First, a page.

In the “spontaneous” fermentations of lambic and similar beers it can be eight months before the Brettanomyces starts to out-compete the Saccharomyces, but once established, it can continue to grow for years18. Growing in mixed cultures with lactic acid bacteria leads to increased attenuation9,19, as does adding lactic acid to the wort11.
Despite its long history in brewing, the full potential of making beer with Brettanomyces is only now being found and there is still much to learn about this interesting organism.

  1. Claussen, NH. (1904). On a Method for the Application of Hansen's Pure Yeast System in the Manufacturing of Well-Conditioned English Stock Beers. Journal of the Institute of Brewing, Vol 10, Issue 4, 308-311.
  2. Van der Walt, JP and Kerken, AE. (1960). The Wine yeasts of the Cape part IV – Ascospore formation in the genus Brettanomyces. Antonie van Leeuwenhoek International Journal. Vol 26, Issue 1, 292-296.
  3. Crauwels, S. et al. (2015). Brettanomyces Bruxellensis, Essential Contributor in Spontaneous Beer Fermentation Providing Novel Opportunities for the Brewing Industry. Brewing Science. Vol 68, 110-121.
  4. Steensels, J. et al. (2015). Brettanomyces yeasts - From spoilage organisms to valuable contributers to industrial fermentations. International Journal of Food Microbiology, issue 206, 24-38
  5. Borneman, A.R. et al. (2014). Insights into the Dekkera bruxellensis Genomic Landscape: Comparative Genomics Reveals Variations in Ploidy and Nutrient Utilisation Potential amongst Wine Isolates. PLOS genetics. Vol 10, Issue 2, 1-11.
  6. Morris, E.O. and Eddy, A. A. (1957). Method for the measurement of wild yeast infection in pitching yeast. Journal of the Institute of Brewing. Vol 63, Issue 1, 34–35.
  7. Custers, M.J.T. (1940). Onderzoekingen over het Gistgeslacht Brettanomyces. PhD thesis, University of Delft.
  8. Sparrow, J. (2005). Wild Brews: beer beyond the influence of brewer's yeast. Brewers Publications, Colorado. p197.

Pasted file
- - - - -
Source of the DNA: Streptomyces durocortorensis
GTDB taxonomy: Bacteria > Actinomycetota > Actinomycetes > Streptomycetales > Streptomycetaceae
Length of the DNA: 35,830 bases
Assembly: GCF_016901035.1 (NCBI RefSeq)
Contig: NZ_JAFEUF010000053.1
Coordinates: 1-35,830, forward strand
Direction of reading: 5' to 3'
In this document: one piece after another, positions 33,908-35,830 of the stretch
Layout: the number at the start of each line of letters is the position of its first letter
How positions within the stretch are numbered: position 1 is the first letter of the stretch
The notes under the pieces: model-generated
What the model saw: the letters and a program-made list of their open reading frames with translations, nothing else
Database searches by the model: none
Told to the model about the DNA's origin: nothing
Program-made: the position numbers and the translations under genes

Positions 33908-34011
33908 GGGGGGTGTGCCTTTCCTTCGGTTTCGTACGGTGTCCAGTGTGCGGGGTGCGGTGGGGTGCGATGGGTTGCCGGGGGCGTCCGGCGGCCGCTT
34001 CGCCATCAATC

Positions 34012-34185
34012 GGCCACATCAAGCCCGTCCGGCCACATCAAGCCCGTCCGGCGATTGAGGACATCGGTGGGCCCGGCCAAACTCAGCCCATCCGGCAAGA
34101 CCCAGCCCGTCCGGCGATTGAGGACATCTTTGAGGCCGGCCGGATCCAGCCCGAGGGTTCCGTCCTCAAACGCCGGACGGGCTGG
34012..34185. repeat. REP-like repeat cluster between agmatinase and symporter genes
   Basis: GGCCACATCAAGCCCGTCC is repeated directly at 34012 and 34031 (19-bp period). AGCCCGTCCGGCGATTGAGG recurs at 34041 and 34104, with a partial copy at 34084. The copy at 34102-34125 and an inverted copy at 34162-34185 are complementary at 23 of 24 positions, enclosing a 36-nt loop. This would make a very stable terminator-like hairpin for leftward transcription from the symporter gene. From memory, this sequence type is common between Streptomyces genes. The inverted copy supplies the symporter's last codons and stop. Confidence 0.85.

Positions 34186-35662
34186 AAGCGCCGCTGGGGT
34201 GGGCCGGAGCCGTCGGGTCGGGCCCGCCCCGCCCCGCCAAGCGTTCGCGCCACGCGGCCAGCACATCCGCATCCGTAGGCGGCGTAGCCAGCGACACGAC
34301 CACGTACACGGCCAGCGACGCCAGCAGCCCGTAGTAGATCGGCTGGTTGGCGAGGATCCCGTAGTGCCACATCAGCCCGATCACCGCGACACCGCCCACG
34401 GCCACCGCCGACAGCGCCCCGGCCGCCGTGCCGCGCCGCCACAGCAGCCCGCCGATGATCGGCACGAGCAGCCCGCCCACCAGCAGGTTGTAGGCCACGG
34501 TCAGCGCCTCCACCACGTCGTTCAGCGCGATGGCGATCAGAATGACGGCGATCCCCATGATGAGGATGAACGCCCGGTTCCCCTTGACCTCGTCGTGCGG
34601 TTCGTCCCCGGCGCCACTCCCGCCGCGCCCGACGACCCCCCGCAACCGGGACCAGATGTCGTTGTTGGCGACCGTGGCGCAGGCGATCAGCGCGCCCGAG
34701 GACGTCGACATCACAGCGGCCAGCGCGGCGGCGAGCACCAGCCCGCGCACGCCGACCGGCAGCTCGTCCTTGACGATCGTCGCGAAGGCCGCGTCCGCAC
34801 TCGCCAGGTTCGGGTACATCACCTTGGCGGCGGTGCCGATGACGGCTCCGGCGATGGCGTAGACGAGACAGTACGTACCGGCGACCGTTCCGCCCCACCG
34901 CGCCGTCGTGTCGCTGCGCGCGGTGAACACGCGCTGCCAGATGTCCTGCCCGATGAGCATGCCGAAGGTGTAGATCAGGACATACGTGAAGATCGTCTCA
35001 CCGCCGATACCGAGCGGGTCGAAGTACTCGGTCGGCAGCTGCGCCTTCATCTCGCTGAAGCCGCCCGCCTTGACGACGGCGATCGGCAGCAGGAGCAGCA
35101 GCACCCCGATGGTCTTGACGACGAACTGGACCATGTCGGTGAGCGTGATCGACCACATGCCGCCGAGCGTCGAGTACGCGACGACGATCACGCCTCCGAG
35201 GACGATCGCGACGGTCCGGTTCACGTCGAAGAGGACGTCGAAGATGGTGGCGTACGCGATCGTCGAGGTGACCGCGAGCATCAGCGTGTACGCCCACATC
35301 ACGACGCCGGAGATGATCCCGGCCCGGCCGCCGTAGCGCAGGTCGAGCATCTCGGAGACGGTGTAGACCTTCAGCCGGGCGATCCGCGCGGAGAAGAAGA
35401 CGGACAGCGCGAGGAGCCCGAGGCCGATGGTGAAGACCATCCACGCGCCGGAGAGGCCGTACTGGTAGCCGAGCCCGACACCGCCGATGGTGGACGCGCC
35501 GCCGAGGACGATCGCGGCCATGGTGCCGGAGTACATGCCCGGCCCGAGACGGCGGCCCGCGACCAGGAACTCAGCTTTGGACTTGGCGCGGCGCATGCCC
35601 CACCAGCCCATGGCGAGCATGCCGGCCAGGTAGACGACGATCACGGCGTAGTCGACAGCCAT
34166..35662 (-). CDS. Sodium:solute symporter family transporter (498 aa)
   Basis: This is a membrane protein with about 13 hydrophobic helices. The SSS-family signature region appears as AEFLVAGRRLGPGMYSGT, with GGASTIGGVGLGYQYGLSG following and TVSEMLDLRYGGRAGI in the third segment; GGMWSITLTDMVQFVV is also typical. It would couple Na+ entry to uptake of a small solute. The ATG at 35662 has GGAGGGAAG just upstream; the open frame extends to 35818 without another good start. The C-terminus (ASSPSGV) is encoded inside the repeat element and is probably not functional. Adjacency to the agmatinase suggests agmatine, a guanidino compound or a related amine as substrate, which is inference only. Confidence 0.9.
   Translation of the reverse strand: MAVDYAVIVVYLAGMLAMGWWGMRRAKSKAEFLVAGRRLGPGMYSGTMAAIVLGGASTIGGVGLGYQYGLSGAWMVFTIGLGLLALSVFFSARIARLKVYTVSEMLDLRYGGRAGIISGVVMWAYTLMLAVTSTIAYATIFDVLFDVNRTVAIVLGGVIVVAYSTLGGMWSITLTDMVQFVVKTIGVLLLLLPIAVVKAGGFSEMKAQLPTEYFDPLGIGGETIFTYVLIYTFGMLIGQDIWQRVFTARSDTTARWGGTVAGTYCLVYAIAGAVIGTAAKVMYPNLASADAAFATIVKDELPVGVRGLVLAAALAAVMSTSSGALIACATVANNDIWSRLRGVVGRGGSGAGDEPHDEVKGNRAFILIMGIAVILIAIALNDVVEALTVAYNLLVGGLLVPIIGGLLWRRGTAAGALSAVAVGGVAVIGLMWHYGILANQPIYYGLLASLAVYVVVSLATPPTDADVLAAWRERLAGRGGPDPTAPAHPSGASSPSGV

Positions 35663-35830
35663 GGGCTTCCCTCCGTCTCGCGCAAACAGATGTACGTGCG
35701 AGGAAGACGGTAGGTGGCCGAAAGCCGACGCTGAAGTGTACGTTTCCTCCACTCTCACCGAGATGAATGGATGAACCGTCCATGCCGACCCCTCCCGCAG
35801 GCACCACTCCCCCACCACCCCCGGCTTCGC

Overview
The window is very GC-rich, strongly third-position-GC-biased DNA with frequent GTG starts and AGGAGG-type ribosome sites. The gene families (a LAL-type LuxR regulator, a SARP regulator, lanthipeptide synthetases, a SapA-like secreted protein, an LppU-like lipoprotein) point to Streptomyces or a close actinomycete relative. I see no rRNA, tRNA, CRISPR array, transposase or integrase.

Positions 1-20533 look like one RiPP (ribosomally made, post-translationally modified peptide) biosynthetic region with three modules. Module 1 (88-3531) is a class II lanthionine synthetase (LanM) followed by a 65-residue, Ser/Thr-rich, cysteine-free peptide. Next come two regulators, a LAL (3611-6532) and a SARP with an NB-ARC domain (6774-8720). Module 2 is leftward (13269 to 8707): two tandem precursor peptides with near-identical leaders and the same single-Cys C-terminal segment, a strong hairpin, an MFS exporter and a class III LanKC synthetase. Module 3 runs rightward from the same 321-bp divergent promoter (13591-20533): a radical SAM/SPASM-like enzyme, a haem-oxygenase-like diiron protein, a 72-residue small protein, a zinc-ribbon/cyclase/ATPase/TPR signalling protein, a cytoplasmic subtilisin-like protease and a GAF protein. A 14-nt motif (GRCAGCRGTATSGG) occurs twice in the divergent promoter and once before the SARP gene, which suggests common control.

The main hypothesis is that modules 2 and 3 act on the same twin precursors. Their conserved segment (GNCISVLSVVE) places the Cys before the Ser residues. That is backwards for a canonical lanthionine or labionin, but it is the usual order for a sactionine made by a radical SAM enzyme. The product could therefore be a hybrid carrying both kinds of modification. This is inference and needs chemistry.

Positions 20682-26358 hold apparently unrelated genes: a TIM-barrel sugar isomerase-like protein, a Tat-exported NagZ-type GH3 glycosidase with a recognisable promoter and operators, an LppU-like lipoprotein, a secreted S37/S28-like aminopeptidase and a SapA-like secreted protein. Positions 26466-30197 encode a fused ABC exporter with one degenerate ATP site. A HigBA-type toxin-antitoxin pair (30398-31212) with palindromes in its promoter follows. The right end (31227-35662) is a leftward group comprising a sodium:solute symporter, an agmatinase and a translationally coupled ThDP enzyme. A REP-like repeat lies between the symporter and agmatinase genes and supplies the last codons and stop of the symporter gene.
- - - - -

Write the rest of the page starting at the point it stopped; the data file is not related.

9. Andrews, J. and Gilliland, R.B. (1952). Super-attenuation of beer: a study of three organisms capable of causing abnormal attenuation. Journal of the Institute of Brewing. Vol 58, Issue 3, 189-196.
  10. Shantha Kumara, H.M.C. et al. (1993). Localisation and characterisation of α-glucosidase activity in Brettanomyces lambicus. Applied and Environmental Microbiology. Vol 59, no. 8, 2352-2358.
  11. Tonsmeire, M. (2014). American Sour Beer. Brewers Publications, Colorado.
  12. Daenen, L. et al. (2007). Screen and evaluation of the glucoside hydrolase acitivity in Saccharomyces and Brettanomcyes brewing yeasts. Journal of Applied Microbiology, Vol 104, 478-488.
  13. Spaepen, M. and Verachtert, H. (1982). Esterase activity in the genus Brettanomcyes. Journal of the Institute of Brewing. Vol 88, issue 1, 11-17.
  14. Spaepen, M. et al. (1978). Fatty acids and esters produced during the spontaneous fermentation of lambic and gueuze. Journal of the Institute of Brewing. Vol 84, issue 5, 278-282.
  15. Licker, J.L. et al. (1999). What is “Brett” (Brettanomcyes) flavor?: a preliminary investigation. In Chemistry of Wine Flavor; Waterhouse, A. et al. ACS Symposium Series. Washington.
  16. Schifferdecker, A.J. et al (2014). The wine and beer yeast Dekkera bruxellensis. Yeast, 31: 323-332.
  17. Van Oevelen, D. et al. (1977). Microbiological aspects of spontaneous wort fermentation in the production of lambic and gueuze. Journal of the Institute of Brewing, Vol 83, issue 6, 356-360.
  18. Martens, H. et al. (1997). Microbiological aspects of a mixed yeast-bacterial fermentation in the production of special Belgian acid ale. Journal of the Institute of Brewing, Vol 103, issue 2, 85-91.

This article apperared in the December 2016 issue of Brewer and Distiller International magazine. It was based on at talk I gave at the Carnivale Brettanomyces. Thanks to my colleagues Chris Rice and Chris Raleigh for the pictures of the cells, the picture of the D.bruxellensis is the first one I've seen of this bug when it's formed spores.


  1. Really good stuff, thanks for taking the time to write it all up!

    Interpreting it from a homebrewer's point of view, if I wanted to make something like a stock ale or a historic porter and age it with Brettanomyces then a) I should be fine using a glass carboy for the ageing and not worrying about trying to let oxygen in but b) the possibility that it'll end up tasting like old socks is a risk that I'll have to take. Is that about right?

    1. Cheers, it was a right effort. The main one I'd say is put an airlock on the carboy, otherwise the Brett. will make acetic acid and it will go very vinegary.